San Diego Patients Not Going Without Cancer Drug Amid National Shortage
The national shortage of a cancer drug commonly used to treat kids has caused anxiety across the country, but facilities in San Diego aren’t affected by the limited supply.
Oncologists use vincristine to treat a wide range of childhood cancers, including neuroblastoma, brain tumors and lymphomas. One of two manufacturers recently stopped making the chemotherapy drug while the other experienced production delays. Medical professionals reported difficulties accessing the drug, prompting nationwide fear, including in Illinois, Iowa and South Carolina, that patients would be forced to skip treatments.
At least one parent in Missouri said her child, who is in remission, wouldn’t receive vincristine during an upcoming treatment due to rationing, according to ABC News.
However, facilities in San Diego and Imperial counties were unscathed by the shortage, and shipments of the drug recently resumed.
A Rady Children’s Hospital spokesman said on Friday the facility has adequate supply to meet its young patient’s needs. UC San Diego Health spokeswoman Yadira Galindo said doctors there didn’t report issues with supply. Galindo said the health system doesn’t treat children with cancer but vincristine is also used for some adult cancers.
The Cancer Resource Center of the Desert in El Centro said it has also not heard from patients who can’t get the drug.
Dr. Erin Boatsman, a pediatric oncologist at Kaiser Permanente in San Diego, said drug shortages aren't uncommon in the field, partially because there are fewer pediatric patients compared to adults and therefore not as many companies make cancer drugs for kids.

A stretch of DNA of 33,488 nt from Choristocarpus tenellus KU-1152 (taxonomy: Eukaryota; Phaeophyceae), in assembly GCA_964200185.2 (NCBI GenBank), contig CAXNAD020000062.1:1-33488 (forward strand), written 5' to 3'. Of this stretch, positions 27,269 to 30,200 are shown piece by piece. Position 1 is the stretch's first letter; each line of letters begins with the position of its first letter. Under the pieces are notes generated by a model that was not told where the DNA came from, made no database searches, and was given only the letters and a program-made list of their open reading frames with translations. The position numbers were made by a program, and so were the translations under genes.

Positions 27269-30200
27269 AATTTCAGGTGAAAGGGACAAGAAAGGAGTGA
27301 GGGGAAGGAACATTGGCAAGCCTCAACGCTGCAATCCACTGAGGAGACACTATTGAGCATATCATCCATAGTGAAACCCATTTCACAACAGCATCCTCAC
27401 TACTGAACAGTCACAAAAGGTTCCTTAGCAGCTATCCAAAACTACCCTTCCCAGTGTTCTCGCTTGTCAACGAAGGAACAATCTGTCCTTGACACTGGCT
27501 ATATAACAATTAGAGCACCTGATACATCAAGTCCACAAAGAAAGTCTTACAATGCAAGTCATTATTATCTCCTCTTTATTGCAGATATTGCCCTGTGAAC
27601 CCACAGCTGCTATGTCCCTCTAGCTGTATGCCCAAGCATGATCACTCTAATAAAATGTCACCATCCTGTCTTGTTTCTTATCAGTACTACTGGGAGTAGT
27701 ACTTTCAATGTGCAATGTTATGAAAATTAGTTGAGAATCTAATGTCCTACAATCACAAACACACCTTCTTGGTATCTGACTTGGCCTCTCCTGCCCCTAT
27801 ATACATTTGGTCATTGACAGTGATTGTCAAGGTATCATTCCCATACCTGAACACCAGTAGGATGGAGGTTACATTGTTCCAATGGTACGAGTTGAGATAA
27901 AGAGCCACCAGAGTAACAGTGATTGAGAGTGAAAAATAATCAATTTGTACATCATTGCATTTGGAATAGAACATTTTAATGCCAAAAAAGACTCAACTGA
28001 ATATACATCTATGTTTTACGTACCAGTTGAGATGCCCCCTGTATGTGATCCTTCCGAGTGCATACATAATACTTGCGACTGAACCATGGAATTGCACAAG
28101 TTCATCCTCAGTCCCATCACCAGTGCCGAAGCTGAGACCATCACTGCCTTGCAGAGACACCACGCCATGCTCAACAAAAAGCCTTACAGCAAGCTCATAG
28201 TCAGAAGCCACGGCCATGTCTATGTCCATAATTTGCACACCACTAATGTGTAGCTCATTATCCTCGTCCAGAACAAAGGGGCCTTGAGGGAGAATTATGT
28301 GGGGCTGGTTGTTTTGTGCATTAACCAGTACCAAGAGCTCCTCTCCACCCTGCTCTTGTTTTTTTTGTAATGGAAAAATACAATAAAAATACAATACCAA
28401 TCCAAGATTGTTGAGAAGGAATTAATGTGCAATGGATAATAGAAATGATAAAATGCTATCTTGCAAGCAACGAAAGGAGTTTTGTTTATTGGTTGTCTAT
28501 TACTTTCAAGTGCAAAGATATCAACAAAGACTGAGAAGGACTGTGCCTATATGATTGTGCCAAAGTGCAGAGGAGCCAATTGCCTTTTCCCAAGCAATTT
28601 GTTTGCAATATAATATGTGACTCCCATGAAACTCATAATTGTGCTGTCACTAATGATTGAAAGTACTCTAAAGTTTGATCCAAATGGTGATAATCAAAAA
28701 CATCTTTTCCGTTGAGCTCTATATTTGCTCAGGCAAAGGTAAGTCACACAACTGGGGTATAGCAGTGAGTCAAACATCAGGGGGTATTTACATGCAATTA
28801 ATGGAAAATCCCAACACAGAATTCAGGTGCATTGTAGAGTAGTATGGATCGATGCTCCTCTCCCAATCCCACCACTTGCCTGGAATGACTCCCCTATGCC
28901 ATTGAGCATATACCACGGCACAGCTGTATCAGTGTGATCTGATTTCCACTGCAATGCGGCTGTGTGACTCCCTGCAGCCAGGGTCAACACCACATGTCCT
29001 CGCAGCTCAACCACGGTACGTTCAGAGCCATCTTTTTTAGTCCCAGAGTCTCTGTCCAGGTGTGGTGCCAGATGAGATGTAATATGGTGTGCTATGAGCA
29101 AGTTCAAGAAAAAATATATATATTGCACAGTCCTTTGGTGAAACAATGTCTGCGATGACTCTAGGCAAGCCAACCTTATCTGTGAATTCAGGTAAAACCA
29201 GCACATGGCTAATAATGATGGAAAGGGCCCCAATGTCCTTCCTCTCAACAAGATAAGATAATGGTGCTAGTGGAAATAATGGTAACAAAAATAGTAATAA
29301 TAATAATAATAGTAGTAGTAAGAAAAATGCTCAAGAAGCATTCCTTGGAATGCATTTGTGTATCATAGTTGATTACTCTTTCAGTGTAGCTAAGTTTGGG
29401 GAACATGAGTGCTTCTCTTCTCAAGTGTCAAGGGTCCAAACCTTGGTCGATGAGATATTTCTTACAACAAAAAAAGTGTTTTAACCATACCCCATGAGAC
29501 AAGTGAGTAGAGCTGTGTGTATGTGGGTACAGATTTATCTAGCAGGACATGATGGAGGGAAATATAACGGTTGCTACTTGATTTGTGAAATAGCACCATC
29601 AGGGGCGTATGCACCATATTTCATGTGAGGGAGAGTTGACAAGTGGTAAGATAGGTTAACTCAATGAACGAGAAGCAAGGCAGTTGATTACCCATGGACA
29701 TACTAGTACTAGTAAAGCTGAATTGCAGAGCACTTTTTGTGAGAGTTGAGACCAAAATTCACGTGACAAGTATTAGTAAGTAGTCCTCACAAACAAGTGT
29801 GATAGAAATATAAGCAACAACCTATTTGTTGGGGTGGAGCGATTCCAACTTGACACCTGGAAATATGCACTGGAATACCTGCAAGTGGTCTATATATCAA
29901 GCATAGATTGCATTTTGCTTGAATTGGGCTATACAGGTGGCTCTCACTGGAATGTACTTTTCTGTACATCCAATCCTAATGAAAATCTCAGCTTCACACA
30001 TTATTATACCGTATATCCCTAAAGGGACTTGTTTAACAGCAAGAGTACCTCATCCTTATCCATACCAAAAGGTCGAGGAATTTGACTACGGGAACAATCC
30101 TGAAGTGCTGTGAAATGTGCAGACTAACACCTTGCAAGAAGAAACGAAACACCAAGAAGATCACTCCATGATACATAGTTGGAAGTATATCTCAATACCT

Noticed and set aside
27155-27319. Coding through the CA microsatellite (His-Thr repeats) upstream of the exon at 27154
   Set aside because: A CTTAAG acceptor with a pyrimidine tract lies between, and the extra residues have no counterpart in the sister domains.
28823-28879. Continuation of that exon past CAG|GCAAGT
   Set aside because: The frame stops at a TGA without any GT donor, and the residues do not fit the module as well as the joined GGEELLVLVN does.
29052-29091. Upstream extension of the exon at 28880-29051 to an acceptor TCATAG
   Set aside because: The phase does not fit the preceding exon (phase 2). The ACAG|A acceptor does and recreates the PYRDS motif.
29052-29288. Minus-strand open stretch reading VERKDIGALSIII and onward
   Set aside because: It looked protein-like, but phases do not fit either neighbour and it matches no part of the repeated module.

"When you have a manufacturing problem — either they can't get the raw material or again, there was a bacterial contamination for example — then that really impacts the supply that's available," Boatsman said.
She said a shortage doesn't mean kids go without the medication because chemotherapy treatments include a mixture of drugs.
"If one of them is in short supply and the child had to go without it there are other drugs in the regimen that they do continue to get," she said.
Children who are in urgent need are prioritized during times of limited supply, she said.
Rady oncologist Dr. Deborah Schiff said the vincristine shortage caused greater concern because it is widely used and has been for decades.
"The special thing about vincristine is it's used for so many different types of childhood cancer — leukemia, brain tumors, other solid tumors affecting the bone and the muscle — so it impacts more than some of the other medications that are on shortage," Schiff said.
The Children’s Oncology Group or COG, which represents more than 200 children’s hospitals, said earlier this month that some pharmacists at its member sites were unable to acquire the drug.
“We are greatly concerned that some children are already being impacted by this shortage and by the understandable anxiety this creates for all families of children with cancer,” Dr. Peter Adamson, the group’s chair, said in an Oct. 16 letter.
Problems accessing vincristine began after Teva Pharmaceuticals ceased production of the substance in July. The move was a “business decision,” according to the Food and Drug Administration’s drug shortages website.
Additionally, Pfizer, the only other producer of vincristine experienced a “manufacturing delay,” the FDA's site said. But the pharmaceutical company said it had increased production to meet demand.
“We have also expedited additional shipments of vincristine, which are now in transit to healthcare providers so they can treat patients,” the company said in an Oct. 18 statement.
Pfizer said in a customer letter it plans to meet the need for the rest of the year and have customers fully stocked by January. The company also expects to have at least eight weeks of supply on hand by that time, according to a spokeswoman.
Adamson, chair of the Children’s Oncology Group, said in an online webinar last week that he spoke with Pfizer about its vincristine distribution plan. He said the company is filling orders but also creating a reserve supply so it has product immediately available if a child is in urgent need of the drug.
Adamson called on the cancer community in his Oct. 16 letter to develop and advocate around policies that can help prevent drug shortages, which he said have become more frequent over the last decade.